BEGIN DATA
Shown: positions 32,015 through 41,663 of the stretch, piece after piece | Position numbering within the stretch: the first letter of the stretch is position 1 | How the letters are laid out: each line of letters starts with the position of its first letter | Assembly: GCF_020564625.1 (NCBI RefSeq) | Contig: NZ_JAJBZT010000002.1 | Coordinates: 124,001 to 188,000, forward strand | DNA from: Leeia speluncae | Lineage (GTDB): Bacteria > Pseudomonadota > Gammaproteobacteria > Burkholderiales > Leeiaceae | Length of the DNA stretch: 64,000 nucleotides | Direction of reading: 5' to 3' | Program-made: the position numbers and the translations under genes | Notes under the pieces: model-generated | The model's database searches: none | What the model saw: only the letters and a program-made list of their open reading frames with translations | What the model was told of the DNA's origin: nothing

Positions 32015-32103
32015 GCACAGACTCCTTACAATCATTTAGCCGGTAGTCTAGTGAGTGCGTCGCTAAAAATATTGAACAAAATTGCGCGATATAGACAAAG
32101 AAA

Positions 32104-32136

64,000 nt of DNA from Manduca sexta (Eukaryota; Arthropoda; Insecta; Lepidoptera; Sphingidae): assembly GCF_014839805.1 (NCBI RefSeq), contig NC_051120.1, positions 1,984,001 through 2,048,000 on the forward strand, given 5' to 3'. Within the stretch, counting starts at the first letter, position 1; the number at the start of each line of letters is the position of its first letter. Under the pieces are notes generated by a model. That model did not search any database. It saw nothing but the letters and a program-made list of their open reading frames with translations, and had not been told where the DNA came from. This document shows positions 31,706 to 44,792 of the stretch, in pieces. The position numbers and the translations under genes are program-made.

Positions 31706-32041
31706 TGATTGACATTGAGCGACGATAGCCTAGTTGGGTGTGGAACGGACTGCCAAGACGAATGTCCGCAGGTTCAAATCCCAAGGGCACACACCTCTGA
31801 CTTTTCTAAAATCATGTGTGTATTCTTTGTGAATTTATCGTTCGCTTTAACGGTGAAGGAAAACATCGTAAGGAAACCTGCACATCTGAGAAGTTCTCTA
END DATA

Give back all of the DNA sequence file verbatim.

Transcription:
Shown: positions 32,015 through 41,663 of the stretch, piece after piece | Position numbering within the stretch: the first letter of the stretch is position 1 | How the letters are laid out: each line of letters starts with the position of its first letter | Assembly: GCF_020564625.1 (NCBI RefSeq) | Contig: NZ_JAJBZT010000002.1 | Coordinates: 124,001 to 188,000, forward strand | DNA from: Leeia speluncae | Lineage (GTDB): Bacteria > Pseudomonadota > Gammaproteobacteria > Burkholderiales > Leeiaceae | Length of the DNA stretch: 64,000 nucleotides | Direction of reading: 5' to 3' | Program-made: the position numbers and the translations under genes | Notes under the pieces: model-generated | The model's database searches: none | What the model saw: only the letters and a program-made list of their open reading frames with translations | What the model was told of the DNA's origin: nothing

Positions 32015-32103
32015 GCACAGACTCCTTACAATCATTTAGCCGGTAGTCTAGTGAGTGCGTCGCTAAAAATATTGAACAAAATTGCGCGATATAGACAAAG
32101 AAA

Positions 32104-32136

64,000 nt of DNA from Manduca sexta (Eukaryota; Arthropoda; Insecta; Lepidoptera; Sphingidae): assembly GCF_014839805.1 (NCBI RefSeq), contig NC_051120.1, positions 1,984,001 through 2,048,000 on the forward strand, given 5' to 3'. Within the stretch, counting starts at the first letter, position 1; the number at the start of each line of letters is the position of its first letter. Under the pieces are notes generated by a model. That model did not search any database. It saw nothing but the letters and a program-made list of their open reading frames with translations, and had not been told where the DNA came from. This document shows positions 31,706 to 44,792 of the stretch, in pieces. The position numbers and the translations under genes are program-made.

Positions 31706-32041
31706 TGATTGACATTGAGCGACGATAGCCTAGTTGGGTGTGGAACGGACTGCCAAGACGAATGTCCGCAGGTTCAAATCCCAAGGGCACACACCTCTGA
31801 CTTTTCTAAAATCATGTGTGTATTCTTTGTGAATTTATCGTTCGCTTTAACGGTGAAGGAAAACATCGTAAGGAAACCTGCACATCTGAGAAGTTCTCTA